Pot prices in Oregon are ­falling up to 20 percent a year, Lehner said. And he expects the prices to continue to drop.

Mon
12
Feb

Seed-to-sale tracking flaws in pacific northwest highlight legal weed’s growing pains

In the span of a week, Oregon regulators found inconsistencies in the pot industry’s inventory self-reporting, while Washington authorities reported a hack in the state’s cannabis distribution system.

Legal cannabis regulators in America's Pacific Northwest reported significant issues with state-approved seed-to-sale tracking systems in both Oregon and Washington this week, emphasizing the legal cannabis industry's extended infancy, even in states with years of recreational sales experience.

Thu
08
Feb

Oregon audit finds need for more IT staff, guidance for regulating Marijuana

The Oregon Liquor Control Commission lacks "robust" monitoring and enforcement controls to track the state's $480 million marijuana industry, making illegal sales difficult to detect, a new audit concludes.

The Secretary of State's review raises alarms about how effectively the agency oversees the flourishing marijuana market in Oregon.

The report comes as Oregon finds itself in the federal crosshairs for its role as an illegal exporter of cannabis to other states. Just last week, Billy Williams, the U.S. attorney for Oregon, convened a summit to discuss the illicit marijuana trade.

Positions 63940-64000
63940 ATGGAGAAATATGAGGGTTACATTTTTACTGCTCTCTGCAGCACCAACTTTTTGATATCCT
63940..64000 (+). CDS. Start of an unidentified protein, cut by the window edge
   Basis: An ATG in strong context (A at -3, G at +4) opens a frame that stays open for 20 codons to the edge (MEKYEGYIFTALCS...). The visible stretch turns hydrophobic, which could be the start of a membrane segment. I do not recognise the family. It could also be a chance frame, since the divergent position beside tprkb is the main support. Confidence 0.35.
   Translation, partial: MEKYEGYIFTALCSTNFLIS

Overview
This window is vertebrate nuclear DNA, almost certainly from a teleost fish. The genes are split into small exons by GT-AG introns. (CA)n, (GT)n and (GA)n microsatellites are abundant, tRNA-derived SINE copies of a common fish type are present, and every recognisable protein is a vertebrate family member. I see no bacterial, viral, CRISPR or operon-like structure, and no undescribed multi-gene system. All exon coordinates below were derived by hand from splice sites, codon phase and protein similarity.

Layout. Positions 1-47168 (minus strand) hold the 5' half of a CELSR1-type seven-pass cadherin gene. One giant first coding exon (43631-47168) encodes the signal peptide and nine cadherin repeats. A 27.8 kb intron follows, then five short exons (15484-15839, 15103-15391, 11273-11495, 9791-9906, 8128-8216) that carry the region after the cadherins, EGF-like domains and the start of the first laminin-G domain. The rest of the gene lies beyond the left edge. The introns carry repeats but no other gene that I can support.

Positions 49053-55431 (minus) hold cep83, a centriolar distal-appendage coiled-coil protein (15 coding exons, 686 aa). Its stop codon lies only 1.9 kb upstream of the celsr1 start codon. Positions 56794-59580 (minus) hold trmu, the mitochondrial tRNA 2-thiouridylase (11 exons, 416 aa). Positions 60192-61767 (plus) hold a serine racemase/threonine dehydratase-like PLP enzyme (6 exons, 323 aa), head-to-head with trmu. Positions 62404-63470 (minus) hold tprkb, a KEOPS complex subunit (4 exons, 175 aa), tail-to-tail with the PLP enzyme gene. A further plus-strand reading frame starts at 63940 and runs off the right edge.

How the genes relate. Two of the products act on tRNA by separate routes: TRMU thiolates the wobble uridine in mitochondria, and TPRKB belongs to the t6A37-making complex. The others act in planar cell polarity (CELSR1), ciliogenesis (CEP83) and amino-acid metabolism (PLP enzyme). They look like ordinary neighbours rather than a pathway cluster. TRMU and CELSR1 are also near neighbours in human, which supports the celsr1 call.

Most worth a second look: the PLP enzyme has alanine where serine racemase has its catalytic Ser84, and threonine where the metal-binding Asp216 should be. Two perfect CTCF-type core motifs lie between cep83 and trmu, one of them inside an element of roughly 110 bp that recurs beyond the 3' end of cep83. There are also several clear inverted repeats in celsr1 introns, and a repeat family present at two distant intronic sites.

Thu
08
Feb

Study in Oregon reveals public considers alcohol more harmful than Marijuana

As the national conversation about marijuana legalization continues, an important question is how changing marijuana policy may influence use of other substances, such as alcohol.

A new study, led by researchers at RTI International, surveyed more than 1,900 adults in Oregon prior to the legalization of marijuana in the state and found that more than half (52.5%) consider alcohol to be more harmful than marijuana while few (7.5%) believe marijuana is more harmful to a person's health. 

Wed
07
Feb

Federal law enforcement weighs how to police Cannabis in Trump era

Law enforcement from around country convened in downtown Portland, Oregon, last week with one goal in mind: figure out how to regulate cannabis during the Trump administration.

U.S. Attorney for Oregon Billy Williams hosted the meeting. It included the leaders of state agencies, the FBI, the Drug Enforcement Administration and seven U.S. attorneys from states such as Washington, Colorado, Idaho, California and Montana.

Williams opened the meeting by stating that there’s more cannabis being produced in Oregon than can be legally consumed.

“And make no mistake about it, we’re going to do something about it,” he said, during the summit’s opening remarks.

Mon
05
Feb

Oregon is producing three times more marijuana than it can consume

Oregon is producing three times more marijuana than it can consume with “formidable” amounts now ending up on the black market, officials have warned.

US Attorney Billy Williams told law enforcement representatives from across the US on Friday that the state, where recreational cannabis use is legal, had a serious overproduction problem.

Mr Williams said officials needed a "bottom-line answer" on how much excess marijuana was being produced and how much of it ends up on the black market.

In a local newspaper column last month, the attorney warned huge surpluses were attracting criminal networks, causing money laundering and drug violence.